I had one rudder missing the cam plate, so it wouldn't lock and the other rudder had the backwards cam. I swapped backwards rudder cam and it locks down and the cam plate arrived in the mail yesterday also. Rudders now lock down.

How tight should the springs be locked down? About how many threads should be showing on the adjuster?


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PostPosted: Wed Apr 29, 2015 9:55 am 
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Joined: Wed Feb 03, 2010 3:23 pm
Posts: 29
.. here's how I step my mast solo now and will never do it another way again ;)


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'99 WAVE
Gulf Breeze, FL


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PostPosted: Fri May 01, 2015 11:52 am 
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Joined: Wed Feb 05, 2014 7:07 pm
Posts: 17
serpa4 wrote:
I was able to sail about in any direction I wanted and make a trip around 1/4 the lake.


That's pretty good for a beginner. I've been sailing for years and still can't sail straight into the wind. :lol:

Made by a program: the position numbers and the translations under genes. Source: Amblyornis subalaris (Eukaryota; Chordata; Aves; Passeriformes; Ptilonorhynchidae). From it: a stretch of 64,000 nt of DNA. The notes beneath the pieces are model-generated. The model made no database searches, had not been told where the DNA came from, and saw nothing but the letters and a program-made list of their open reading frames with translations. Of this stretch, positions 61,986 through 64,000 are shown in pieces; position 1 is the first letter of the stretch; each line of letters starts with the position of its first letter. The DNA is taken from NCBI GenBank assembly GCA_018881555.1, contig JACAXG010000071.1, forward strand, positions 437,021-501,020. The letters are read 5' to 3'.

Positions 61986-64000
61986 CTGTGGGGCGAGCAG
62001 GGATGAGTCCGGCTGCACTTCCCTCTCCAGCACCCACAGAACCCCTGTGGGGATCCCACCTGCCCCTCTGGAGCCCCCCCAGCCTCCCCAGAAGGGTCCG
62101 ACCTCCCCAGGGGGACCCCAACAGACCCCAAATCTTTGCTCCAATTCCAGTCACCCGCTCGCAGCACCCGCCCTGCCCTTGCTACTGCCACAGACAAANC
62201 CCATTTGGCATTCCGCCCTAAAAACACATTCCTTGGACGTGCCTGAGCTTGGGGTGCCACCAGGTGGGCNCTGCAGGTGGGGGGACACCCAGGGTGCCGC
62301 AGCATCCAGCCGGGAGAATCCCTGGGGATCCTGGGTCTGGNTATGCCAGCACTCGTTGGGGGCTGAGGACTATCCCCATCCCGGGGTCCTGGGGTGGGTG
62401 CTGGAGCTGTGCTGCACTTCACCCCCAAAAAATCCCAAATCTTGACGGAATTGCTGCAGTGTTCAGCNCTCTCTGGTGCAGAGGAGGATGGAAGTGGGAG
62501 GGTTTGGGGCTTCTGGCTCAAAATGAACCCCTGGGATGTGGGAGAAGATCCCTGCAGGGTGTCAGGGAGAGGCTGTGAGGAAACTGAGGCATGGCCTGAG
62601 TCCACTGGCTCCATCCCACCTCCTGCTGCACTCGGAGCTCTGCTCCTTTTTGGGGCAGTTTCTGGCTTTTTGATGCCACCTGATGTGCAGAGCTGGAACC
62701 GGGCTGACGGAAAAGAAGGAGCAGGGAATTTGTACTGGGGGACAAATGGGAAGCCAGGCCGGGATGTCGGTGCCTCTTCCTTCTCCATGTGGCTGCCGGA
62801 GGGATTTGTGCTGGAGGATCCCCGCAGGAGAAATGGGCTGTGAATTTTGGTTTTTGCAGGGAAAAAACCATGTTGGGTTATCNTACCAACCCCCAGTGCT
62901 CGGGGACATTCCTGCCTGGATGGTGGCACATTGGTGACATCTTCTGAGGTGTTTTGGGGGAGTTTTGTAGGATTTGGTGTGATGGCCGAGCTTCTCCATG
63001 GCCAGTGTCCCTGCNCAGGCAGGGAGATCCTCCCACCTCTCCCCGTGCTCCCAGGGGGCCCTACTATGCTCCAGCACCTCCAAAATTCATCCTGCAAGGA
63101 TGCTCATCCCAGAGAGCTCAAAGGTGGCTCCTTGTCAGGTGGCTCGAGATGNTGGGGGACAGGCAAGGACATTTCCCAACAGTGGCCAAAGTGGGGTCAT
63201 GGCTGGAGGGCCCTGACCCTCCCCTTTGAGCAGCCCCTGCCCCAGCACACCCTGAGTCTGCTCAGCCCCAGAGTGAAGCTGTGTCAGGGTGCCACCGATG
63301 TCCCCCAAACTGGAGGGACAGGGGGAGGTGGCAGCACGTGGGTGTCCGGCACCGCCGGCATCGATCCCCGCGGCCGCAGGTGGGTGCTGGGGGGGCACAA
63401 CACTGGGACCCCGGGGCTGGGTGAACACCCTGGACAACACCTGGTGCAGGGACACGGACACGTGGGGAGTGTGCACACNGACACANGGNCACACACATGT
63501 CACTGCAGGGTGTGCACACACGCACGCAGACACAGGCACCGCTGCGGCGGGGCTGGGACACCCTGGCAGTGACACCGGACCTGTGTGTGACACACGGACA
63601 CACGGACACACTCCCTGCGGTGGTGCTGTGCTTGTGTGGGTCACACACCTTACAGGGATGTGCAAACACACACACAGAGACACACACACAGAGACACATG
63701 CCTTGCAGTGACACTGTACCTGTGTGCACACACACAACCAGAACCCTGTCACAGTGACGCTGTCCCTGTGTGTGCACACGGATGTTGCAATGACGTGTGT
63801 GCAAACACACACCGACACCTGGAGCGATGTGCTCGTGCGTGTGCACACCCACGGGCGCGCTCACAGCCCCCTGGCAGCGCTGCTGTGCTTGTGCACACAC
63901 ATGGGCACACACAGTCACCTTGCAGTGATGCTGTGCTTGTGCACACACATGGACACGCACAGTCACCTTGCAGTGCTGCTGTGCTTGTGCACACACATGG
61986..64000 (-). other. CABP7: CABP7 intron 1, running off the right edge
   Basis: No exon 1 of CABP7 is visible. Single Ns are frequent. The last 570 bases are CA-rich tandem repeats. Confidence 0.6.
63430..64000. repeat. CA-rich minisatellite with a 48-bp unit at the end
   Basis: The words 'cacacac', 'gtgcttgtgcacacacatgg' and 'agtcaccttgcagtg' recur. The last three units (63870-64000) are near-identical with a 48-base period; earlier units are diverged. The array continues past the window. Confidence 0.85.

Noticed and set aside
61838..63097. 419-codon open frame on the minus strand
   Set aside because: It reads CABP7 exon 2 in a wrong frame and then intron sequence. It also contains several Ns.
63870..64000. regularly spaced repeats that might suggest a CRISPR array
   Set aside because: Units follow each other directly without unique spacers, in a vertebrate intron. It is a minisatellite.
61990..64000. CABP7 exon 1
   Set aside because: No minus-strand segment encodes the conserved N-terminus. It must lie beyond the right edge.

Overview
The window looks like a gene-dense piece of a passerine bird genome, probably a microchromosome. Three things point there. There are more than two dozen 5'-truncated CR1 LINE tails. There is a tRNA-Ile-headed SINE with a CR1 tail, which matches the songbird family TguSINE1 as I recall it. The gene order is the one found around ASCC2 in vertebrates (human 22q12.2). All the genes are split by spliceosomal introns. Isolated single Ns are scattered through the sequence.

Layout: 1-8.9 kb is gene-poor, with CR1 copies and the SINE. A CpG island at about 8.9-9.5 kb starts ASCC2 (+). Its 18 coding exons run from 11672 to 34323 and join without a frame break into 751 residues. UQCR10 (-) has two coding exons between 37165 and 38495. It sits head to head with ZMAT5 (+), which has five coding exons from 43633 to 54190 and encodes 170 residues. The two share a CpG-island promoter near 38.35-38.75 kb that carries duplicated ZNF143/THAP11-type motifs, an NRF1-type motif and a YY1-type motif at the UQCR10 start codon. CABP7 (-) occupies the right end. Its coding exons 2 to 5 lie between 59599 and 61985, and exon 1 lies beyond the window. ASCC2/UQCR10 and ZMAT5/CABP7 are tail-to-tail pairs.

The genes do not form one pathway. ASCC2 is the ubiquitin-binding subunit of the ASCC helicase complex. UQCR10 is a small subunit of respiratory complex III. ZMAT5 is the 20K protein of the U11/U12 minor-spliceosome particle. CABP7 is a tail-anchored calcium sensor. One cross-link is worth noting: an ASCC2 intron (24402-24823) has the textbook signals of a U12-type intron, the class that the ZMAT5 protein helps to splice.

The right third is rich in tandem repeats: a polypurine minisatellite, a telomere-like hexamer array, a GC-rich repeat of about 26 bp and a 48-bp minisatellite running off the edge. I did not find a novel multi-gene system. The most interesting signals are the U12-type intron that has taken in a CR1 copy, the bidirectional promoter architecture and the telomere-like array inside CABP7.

serpa4 wrote:
3) I sure need to learn how to read the wind direction much better.


A 3-4" piece of yarn, as high up as you can reach from the trampoline, on each shroud should help.

serpa4 wrote:
I often got suck not moving about when tacking.


One thing that I never read online about catamaran tacking, but did find in this most excellent book (still totally relevant, despite the title... http://www.amazon.com/Catamaran-Racing- ... or+the+90s )

is this: When you're about to tack,

  • move skipper and crew weight as far back on the windward hull as possible. This pushes the windward back corner down.
  • The depressed windward hull will lift the bows out of the water slightly and the boat will want to pivot on the depressed point.
  • Push the tiller bar over not too hard so that you maintain speed.
  • Wait for the main to refill and then straight the tillers and cross the tramp to the new windward side.
  • Bear off to get speed and then come back to close hauled if desired.
  • If you're sailing a cat with a jib, the crew's job is to keep the jib working through the whole maneuver and will cross the tramp once the jib is working on the new side. The jib is the priority during the tack.